The Craniofacial Fellowship at the University of North Carolina, Chapel Hill selected its first Fellow in 2007. Each year, applicants for the Fellowship are encouraged to apply through the San Francisco Match (www.sfmatch.org). Previous applicants and their biographies can be found at the following URL: UNC Plastic Surgery/Education /Craniofacial Fellowship.
The UNC Craniofacial Fellowship focuses on all aspects of care for children with craniofacial deformities such as cleft lip and palate, Tessier Clefts, isolated craniosynostosis, syndromic conditions associated with synotosis; ear abnormalities, including microtia, hard tissue anomalies including Craniofacial Microsomia, Pierre Robin anomalies, and unusual conditions such as arhinia and micropthalmia.
Fellows will provide multidisciplinary care for these patients and participate actively in the planning and execution of all surgical procedures. Fellows are expected to participate in the care of these children on a junior-attending level. By the close of the fellowship, fellows should have a solid surgical foundation in the primary repair of cleft lips and noses, palates, revisional surgery of the lip and cleft nose; alveolar bone grafting, open rhinoplasty, and orthognathic surgery. At the end of the training year, the Fellow is encouraged to go on an overseas cleft surgical trip either to the Middle East or to South America.
Requirements for the Fellowship:
Completion of an ACGME Residency in Plastic Surgery, Oral Maxillofacial Surgery, or Otolaryngology is required. Three letters of recommendation, curriculum vitae, and a personal statement should be sent to Dr. John van Aalst (firstname.lastname@example.org).
John A. van Aalst, MD (UNC)
David Matthews, MD (Charlotte, NC)
David Zajac, PhD (Director Speech and Language Center)
Scott Hultman, MD (Chief Plastic Surgery, Pediatric Burns)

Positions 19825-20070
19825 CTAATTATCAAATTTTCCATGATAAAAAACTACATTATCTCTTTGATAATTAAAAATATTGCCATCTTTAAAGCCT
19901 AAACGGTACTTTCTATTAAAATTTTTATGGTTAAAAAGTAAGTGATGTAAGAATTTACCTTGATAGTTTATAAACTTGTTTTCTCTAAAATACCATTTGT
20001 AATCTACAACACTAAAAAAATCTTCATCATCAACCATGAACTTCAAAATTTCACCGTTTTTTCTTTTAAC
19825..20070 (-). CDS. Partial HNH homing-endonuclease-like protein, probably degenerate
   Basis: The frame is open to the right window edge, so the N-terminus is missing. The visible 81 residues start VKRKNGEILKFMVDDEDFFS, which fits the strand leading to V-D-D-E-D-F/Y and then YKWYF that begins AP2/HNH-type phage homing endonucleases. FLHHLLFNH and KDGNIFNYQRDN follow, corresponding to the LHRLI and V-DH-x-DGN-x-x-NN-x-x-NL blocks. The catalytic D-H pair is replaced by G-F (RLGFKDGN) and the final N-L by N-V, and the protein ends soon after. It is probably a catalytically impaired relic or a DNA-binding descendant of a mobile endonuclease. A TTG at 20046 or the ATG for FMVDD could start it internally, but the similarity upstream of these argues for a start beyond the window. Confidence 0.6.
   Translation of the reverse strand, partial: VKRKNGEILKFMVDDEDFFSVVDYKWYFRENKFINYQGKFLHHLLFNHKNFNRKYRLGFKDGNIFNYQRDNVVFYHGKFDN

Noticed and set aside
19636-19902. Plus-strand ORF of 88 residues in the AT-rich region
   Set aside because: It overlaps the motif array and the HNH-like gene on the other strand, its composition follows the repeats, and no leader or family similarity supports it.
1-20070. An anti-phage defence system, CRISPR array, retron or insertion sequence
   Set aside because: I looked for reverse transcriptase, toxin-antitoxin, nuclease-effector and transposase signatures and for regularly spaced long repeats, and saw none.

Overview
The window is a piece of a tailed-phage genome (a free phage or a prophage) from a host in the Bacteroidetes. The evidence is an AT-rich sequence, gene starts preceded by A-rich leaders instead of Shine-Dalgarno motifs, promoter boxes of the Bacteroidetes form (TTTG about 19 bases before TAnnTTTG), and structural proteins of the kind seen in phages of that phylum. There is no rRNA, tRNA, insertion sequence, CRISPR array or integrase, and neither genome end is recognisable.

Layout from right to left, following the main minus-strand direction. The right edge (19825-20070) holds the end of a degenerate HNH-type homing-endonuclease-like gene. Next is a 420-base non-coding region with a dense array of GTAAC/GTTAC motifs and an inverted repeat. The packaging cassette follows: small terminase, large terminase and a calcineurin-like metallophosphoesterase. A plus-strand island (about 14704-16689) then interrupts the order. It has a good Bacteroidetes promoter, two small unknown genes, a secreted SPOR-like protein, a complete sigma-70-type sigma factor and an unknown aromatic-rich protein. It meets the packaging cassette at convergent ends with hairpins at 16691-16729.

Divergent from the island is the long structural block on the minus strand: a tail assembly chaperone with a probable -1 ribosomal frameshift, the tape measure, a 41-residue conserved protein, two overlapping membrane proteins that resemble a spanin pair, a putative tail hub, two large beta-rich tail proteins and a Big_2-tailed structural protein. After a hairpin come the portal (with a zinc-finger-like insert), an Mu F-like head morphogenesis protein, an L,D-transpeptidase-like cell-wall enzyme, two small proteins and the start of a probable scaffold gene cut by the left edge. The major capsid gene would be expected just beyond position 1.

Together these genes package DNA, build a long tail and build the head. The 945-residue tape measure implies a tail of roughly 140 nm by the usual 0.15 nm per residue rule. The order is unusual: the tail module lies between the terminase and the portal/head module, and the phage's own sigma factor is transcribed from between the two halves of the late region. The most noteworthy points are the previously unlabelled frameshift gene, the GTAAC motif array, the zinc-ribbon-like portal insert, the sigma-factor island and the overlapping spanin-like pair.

Amelia Drake, MD (Chief, Pediatric Otolaryngology)
Pedro Santiago, DMD (Orthodontics)
Dean Morrell, MD (Chief, Pediatric Dermatology)
We look forward to receiving your application.
John A. van Aalst, MD, MA, FACS
Integration of the Fellowship into the Plastic Surgery Program
Because of UNC’s long-standing commitment to the Plastic Residency Program, a great deal of thought went into avoiding disruption of the Residency when the CF Fellowship was inaugurated. In order to protect the case numbers for the Plastic Surgery residents, the CF fellow is responsible for cases on an alternating basis with the residents. Craniofacial surgery is performed regularly on Mondays, Wednesday and Fridays. On a given week, the CF fellow is the first assistant on Mondays and Fridays, and then the following week on Wednesdays. The Plastic Surgery residents are the first assistants on alternating days. In this way, the fellow is able to meet his/her obligations, and the residents likewise meet their obligations for case numbers. The CF fellow attends weekly conferences, including Plastic Surgery Grand Rounds, Indications, and Morbidity and Mortality. He/she presents surgical complications in which he/she was the first assistant. The Plastic Surgery residents present the cases in which they were principally involved. The CF fellow takes craniofacial trauma call every 4th day, while the residents are on call every third day. The CF fellow only covers craniofacial issues, while the residents cover the full gamut of Plastic Surgery. The fellow therefore focuses on his/her area of expertise, and the residents cover all other cases.
In addition, the CF fellow travels to Charlotte, NC to work with Oral Surgery and Plastic Surgery attendings one in every five weeks. During this time period, the Plastic Surgery residents cover all craniofacial cases at UNC, Chapel Hill.
How the CF Fellowship strengthens the Plastic Surgery Program
UNC has one of the longest standing Craniofacial Teams in the United States. There are two multidisciplinary clinics and the multidisciplinary team conference on a weekly basis. The Plastic Surgery residents have historically not had the time to attend theses clinics or conferences; the Craniofacial fellow attends regularly. The fellow is therefore able to establish a presence for the Division of Plastic Surgery in a way that the residents are not able.
The CF fellow is also able to strengthen the Residency program by being an active teacher, both to junior residents rotating on the Plastic Surgery service (including residents from General Surgery, Otolaryngology, as well as Oral and Maxillofacial Surgery), and among the Plastic Surgery residents themselves. He/she is able to teach protocols for cleft and craniofacial care that supplements the teaching of the attendings.
For more information about the Plastic Surgery Craniofacial Fellowship, contact John van Aalst, MD at (919) 843-1087 or email@example.com.